In a letter to the editor of Hufvudstadsbladet, journalist and author Staffan Bruun says that ahead of the general election, the Finnish media failed to confront Finns Party leader Jussi Halla-aho on his most outrageous statements, such as wanting to bring charges against Finnish volunteers aiding migrants in the Mediterranean. As an example, Bruun claims that before the polls, no journalist pressed Halla-aho when he said he considered it illegal to help drowning children.
Bruun said the Finns Party’s immigration-centred party platform dominated election debates, allowing the nationalist party to project 2,700 asylum applications filed in 2018 as the country’s biggest problem.
Now that Halla-aho is attempting to present a sanitised version of himself as the leader of Finland’s second-biggest party, the country’s media outlets have taken an interest in Halla-aho’s blogs writings, but it’s too little, too late, writes Bruun.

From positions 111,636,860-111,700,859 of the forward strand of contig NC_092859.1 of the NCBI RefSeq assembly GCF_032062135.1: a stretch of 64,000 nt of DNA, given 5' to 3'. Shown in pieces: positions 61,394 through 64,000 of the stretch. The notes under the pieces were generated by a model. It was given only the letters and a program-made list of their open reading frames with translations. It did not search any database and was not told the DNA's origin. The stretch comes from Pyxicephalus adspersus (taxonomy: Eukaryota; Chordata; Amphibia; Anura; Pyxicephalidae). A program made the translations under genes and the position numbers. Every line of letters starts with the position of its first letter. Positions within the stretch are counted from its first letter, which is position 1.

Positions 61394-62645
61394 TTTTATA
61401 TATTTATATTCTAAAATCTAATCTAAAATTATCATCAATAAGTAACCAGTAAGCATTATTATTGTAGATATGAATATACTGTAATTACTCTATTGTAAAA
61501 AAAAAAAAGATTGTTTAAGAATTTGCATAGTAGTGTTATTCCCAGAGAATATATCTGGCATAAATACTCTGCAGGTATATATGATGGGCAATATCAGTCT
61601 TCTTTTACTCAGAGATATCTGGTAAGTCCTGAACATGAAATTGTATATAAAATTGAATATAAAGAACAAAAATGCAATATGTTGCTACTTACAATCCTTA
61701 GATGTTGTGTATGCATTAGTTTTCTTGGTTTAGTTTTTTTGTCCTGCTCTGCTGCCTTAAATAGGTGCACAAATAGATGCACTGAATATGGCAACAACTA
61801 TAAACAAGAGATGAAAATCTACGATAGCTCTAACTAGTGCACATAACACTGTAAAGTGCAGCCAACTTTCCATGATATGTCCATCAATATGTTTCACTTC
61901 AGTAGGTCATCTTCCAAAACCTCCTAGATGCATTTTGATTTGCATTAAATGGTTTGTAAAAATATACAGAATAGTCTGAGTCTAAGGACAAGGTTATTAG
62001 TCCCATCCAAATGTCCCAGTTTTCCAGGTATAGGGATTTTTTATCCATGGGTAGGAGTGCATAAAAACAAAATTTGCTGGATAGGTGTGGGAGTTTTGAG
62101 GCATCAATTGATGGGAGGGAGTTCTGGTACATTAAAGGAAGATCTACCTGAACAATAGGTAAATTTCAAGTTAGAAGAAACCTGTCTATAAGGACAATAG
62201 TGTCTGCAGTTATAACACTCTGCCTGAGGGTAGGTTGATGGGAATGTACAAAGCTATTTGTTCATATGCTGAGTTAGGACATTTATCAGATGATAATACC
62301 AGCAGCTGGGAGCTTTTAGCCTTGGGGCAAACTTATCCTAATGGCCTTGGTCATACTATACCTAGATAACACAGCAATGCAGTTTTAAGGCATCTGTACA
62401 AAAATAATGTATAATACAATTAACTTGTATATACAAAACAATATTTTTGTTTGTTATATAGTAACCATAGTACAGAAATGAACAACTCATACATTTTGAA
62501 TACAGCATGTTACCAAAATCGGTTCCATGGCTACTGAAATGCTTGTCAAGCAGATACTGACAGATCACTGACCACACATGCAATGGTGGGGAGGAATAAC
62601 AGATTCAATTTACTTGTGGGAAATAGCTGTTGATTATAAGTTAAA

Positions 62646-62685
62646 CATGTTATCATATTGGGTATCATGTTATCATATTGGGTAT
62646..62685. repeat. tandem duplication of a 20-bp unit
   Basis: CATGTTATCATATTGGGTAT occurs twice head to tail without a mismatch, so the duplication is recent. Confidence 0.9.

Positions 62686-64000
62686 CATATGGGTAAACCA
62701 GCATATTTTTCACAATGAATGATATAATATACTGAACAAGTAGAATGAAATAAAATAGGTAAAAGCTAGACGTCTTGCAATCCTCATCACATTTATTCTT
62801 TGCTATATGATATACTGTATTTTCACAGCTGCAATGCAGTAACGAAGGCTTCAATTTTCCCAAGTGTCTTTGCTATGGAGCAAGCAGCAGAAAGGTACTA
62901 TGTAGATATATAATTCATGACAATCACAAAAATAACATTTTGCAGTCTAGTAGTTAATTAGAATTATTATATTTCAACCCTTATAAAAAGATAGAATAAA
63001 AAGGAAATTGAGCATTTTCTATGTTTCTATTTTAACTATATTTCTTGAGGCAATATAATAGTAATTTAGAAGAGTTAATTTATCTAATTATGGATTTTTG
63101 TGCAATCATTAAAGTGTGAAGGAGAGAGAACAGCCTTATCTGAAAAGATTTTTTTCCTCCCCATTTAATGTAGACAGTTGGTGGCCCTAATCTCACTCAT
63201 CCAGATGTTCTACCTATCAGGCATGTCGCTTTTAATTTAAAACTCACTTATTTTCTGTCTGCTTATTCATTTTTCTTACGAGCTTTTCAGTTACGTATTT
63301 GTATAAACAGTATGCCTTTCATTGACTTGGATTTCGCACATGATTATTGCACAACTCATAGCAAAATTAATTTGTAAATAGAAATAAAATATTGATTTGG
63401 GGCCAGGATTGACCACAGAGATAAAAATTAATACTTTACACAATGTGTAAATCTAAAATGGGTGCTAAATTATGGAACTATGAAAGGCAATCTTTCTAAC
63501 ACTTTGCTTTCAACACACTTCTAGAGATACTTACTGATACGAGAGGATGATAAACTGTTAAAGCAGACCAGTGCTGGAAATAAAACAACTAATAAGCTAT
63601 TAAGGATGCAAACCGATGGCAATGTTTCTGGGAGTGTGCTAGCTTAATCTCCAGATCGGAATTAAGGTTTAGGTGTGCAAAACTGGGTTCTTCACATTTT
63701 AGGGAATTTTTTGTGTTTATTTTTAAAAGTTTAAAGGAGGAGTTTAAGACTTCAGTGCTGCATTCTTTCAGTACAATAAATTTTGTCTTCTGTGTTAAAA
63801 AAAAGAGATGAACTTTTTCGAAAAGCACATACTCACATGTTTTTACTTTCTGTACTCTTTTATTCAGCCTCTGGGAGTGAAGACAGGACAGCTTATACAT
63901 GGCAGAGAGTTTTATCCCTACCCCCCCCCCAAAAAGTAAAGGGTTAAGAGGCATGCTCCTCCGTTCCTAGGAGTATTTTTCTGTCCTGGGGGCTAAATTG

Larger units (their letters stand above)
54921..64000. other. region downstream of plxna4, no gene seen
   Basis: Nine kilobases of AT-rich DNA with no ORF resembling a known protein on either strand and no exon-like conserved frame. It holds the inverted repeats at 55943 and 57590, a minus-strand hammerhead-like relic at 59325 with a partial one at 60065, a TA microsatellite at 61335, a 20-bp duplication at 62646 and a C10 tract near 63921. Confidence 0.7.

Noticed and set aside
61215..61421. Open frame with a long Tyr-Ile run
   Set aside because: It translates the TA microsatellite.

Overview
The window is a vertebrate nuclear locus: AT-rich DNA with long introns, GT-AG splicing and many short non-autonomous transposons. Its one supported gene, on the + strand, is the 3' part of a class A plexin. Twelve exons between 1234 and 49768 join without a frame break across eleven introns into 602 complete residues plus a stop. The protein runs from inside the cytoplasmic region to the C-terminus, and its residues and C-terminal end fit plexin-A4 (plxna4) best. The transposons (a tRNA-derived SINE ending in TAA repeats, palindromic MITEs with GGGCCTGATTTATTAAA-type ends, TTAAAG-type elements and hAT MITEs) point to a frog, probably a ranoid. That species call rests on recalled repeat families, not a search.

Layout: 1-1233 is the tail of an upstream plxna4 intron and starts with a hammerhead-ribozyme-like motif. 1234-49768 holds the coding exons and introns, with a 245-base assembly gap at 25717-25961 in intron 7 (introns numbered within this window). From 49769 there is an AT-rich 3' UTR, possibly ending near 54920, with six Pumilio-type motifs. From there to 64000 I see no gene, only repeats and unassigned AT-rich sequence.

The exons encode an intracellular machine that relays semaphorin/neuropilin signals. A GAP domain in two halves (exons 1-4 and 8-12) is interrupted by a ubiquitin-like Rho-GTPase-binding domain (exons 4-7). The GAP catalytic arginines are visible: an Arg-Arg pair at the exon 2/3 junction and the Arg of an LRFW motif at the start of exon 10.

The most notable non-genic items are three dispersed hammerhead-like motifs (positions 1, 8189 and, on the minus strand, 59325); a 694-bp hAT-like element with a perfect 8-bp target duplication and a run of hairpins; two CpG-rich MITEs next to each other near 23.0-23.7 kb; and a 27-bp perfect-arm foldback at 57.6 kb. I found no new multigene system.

Finland's lost youth
Business magazine Talouselämä picks up on youth marginalisation, reporting that improved employment figures don't extend to young people who have fallen through the cracks or those struggling with mental health issues.
Between 2016 and 2018, the number of 16 to 29-year-olds receiving disability pensions rose by nearly one thousand to 15,622, according to the Finnish Centre for Pensions.
Some 20,000 children and young people currently risk multi-generational marginalisation, according to TE.
Within at-risk groups, employment prospects have improved the most among young people with vocational schooling.
National daily Helsingin Sanomat reminds readers that HRT’s ticket overhaul comes into effect on Saturday, 27 April at 4.30am. The update means it won’t be possible to purchase tickets from machines or load travel cards on Saturday.
Disruptions to ticket sales are in store on Saturday as 3,100 card readers, over 500 ticket machines, some 1,700 onboard devices will be updated.
The system renewal is four years behind schedule and has cost 100 million euros, according to HS.
More information is available in English at Helsinki Regional Transport.
Edit: Updated at 2.28pm to clarify that 2,700 asylum applications were filed in 2018.